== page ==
Author(s): Salbach NM, Mayo NE, Higgins J, Ahmed S, Finch LE,
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Abstract OBJECTIVES: To identify the most responsive method of measuring gait speed, to estimate the responsiveness of other outcome measures, and to determine whether gait speed predicts discharge destination in acute stroke. DESIGN: A prospective cohort study. SETTING: Five acute-care hospitals. PATIENTS: Fifty subjects with residual gait deficits after a first-time stroke. INTERVENTIONS: Five- (5mWT) and 10-meter walk tests (10mWT) at comfortable and maximum speeds, with 2 evaluations conducted an average +/- standard deviation (SD) of 8 +/- 3 and 38 +/- 5 days poststroke. MAIN OUTCOME MEASURE: Standardized response mean (SRM = mean change/SD of change) was used to estimate responsiveness for each walk test, the Berg Balance Scale, the Barthel Index, the Stroke Rehabilitation Assessment of Movement (STREAM), and the Timed Up and Go (TUG). RESULTS: The SRMs were 1.22 and 1.00 for the 5mWT, and.92 and.83 for the 10mWT performed at a comfortable and maximum pace, respectively. The SRMs for the Berg Balance Scale, the Barthel Index, the STREAM, and the TUG were 1.04,.99,.89, and.73, respectively. The probability of discharge to a rehabilitation center for persons walking at < or = 0.3m/s or > 0.6m/s at the first evaluation was.95 and.22, respectively. CONCLUSIONS: The 5mWT at a comfortable pace is recommended as the measure of choice for clinicians and researchers who need to detect longitudinal change in walking disability in the first 5 weeks poststroke.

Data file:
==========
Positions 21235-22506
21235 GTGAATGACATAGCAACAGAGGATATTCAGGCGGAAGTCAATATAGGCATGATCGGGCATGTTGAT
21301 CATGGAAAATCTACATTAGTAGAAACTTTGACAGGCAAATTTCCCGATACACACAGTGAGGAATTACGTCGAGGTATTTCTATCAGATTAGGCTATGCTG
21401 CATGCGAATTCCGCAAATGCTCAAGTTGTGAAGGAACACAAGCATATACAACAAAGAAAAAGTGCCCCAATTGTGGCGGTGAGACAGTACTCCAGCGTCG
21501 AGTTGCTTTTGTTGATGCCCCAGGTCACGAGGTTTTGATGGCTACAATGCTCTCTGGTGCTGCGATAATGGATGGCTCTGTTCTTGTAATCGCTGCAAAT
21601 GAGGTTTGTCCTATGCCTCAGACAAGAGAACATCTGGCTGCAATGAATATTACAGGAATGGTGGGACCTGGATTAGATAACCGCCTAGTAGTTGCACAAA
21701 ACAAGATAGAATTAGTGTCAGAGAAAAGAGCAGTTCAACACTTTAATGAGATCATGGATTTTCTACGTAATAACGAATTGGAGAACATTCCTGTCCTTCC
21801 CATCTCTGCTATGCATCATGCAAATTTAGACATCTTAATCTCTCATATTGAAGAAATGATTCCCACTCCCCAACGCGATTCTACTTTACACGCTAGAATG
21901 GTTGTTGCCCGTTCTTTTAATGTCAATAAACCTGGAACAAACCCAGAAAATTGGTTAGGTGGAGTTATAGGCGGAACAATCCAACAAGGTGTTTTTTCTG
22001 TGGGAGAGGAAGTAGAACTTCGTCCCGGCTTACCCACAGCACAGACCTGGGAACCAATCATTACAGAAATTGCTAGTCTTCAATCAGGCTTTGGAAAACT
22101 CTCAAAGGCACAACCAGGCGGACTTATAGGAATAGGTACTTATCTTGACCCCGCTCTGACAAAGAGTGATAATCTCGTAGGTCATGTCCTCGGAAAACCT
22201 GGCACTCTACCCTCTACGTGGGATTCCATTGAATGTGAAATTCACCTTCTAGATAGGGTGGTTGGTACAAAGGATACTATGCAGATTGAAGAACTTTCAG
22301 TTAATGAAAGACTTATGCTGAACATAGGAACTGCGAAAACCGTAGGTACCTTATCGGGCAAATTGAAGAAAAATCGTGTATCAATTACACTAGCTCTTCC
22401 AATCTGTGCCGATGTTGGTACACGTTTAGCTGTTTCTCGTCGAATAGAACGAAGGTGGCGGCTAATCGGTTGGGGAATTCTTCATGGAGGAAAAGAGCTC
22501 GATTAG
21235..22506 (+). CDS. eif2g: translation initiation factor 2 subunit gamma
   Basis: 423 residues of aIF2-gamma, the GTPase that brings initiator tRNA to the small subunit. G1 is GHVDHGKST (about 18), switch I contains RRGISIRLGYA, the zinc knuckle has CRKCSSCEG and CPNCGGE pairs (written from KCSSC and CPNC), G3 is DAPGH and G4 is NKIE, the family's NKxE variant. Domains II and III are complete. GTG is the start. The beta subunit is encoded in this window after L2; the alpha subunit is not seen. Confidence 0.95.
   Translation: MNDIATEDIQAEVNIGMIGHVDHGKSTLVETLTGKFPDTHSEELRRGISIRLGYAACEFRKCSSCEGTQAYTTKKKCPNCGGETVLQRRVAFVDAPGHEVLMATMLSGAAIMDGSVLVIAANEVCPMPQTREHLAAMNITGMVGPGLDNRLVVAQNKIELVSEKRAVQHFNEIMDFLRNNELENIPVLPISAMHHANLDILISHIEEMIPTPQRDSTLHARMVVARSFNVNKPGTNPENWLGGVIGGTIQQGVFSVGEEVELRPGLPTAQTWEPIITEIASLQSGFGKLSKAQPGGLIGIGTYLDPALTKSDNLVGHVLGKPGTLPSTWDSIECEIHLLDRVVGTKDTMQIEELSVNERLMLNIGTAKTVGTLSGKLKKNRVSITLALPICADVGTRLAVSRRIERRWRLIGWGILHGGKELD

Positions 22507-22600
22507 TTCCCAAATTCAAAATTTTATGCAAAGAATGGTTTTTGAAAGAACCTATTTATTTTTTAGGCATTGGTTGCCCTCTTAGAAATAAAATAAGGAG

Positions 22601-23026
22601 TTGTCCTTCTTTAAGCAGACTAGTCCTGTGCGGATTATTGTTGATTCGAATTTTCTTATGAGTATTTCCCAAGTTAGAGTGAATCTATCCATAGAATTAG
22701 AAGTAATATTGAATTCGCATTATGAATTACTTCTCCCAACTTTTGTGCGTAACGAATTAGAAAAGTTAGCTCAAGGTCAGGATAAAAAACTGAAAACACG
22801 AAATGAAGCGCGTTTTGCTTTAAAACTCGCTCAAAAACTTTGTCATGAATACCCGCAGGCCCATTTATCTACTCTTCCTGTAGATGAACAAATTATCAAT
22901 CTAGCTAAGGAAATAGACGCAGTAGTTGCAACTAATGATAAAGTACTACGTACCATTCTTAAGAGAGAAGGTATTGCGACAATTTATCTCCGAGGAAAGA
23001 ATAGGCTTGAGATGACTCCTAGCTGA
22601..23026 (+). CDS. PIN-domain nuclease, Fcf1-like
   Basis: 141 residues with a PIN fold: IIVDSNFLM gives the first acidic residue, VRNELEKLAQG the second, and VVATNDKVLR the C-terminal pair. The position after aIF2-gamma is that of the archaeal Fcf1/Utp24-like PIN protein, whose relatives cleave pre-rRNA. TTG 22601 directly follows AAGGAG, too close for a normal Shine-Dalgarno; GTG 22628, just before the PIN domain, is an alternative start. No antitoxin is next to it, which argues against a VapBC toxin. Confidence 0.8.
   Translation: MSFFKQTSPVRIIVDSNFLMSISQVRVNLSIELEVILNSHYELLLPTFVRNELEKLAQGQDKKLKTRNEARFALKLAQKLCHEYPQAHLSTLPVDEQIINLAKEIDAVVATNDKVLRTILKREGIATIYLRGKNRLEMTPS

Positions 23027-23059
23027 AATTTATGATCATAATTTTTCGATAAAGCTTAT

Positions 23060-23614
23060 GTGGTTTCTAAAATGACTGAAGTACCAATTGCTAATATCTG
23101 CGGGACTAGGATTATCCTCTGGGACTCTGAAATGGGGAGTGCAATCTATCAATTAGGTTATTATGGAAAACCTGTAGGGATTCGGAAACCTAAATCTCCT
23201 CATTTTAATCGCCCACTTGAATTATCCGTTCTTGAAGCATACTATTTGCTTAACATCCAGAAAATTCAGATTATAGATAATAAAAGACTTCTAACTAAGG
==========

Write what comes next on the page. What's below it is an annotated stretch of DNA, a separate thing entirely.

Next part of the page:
This article was published in Arch Phys Med Rehabil
and referenced in International Journal of Physical Medicine & Rehabilitation